The second was heated in a plant dye bath made by simmering a bunch of dried meadowsweet, with a teaspoon of soda ash to alkalinise it. I expected an olive green background from meadowsweet and iron, rather surprised to see that gingery colour when I pulled it out of the dye bath this morning and stood it in the sun to dry. The mystery of the iron blanket bundle is, of course, hidden by its greaseproof paper wrapping. Today is Wednesday. I shall be strong and leave them both til Friday before unrolling.

Hmmpf, sigh. You may as well stop reading here. The mystery of the clearcut, deep green chestnut leaf print has not been resolved. 

This morning I unrolled my meadowsweet and alkali bath bundle, which had dulled down near to the expected olive green overall colour while drying out. There were wiggly iron string prints, nice red marks from some bits of fresh madder root, the vaguest of pale green stamps from the chestnut leaves and a modest print from a young bracken frond. Even the hardy geranium leaves hadn't grabbed enough iron to make a decent print.
How about the iron blanket and vinegar bundle?
Only marginally better colour from horse chestnut leaves. Bugger all prints from acer leaves and cotinus, though these are often shown used to great effect on the photos on facebook.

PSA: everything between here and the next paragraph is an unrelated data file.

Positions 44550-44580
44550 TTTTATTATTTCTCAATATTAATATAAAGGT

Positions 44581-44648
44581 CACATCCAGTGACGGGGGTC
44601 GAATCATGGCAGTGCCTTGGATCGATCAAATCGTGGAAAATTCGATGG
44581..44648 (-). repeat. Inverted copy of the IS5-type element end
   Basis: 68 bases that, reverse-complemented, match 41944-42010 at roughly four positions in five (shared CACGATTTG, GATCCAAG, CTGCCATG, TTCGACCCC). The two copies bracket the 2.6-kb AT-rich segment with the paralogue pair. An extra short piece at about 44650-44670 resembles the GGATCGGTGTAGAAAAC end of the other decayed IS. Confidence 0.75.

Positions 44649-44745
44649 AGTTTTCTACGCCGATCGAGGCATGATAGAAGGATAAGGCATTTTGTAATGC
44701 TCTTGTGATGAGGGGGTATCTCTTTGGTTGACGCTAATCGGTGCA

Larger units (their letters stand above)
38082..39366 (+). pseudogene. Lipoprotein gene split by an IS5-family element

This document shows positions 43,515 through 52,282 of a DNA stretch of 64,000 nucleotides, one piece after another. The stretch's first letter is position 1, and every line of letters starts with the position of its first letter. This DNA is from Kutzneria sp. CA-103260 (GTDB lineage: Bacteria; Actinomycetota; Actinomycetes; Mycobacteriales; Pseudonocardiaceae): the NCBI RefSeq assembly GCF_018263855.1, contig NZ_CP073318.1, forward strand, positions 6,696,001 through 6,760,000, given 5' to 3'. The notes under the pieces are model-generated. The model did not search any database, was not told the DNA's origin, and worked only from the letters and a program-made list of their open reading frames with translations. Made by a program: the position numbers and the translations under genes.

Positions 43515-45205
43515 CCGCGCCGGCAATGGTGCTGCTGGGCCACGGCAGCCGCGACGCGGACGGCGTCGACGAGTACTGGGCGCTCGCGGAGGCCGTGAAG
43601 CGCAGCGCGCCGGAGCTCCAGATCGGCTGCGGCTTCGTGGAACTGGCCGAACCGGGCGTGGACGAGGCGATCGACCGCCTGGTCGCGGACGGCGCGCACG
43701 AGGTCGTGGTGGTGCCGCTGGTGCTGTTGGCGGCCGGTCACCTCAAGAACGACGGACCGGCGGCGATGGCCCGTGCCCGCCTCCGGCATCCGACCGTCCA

Maybe I should try steaming the bundles, or pay for one of those online courses. Or just wait til my proper dye plants have grown this summer.

Time for a bacon sandwich and a day of planting out in the garden. Perhaps I'll do some embroidery on these this evening, while the cloth is still ridged by the leaf skeletons.

Friday, 5 May 2017

Moths Which Eat Wool - a Tragedy

Tineola bisselliella copied from Wikipedia
A small insect fluttered into my face, startling me half off the chair I was standing on to reach into the back of the cupboard above the wardrobe. My companion, Elinor Gotland, let out a bleat of alarm.
"A moth, a moth!" She backed off sharpish as it settled on the floor. "Away! The foul fiend follows me!"
"Calm down, Elinor. Moths are bigger than that, they have brown wings with patterns. That insect's nothing to get upset about."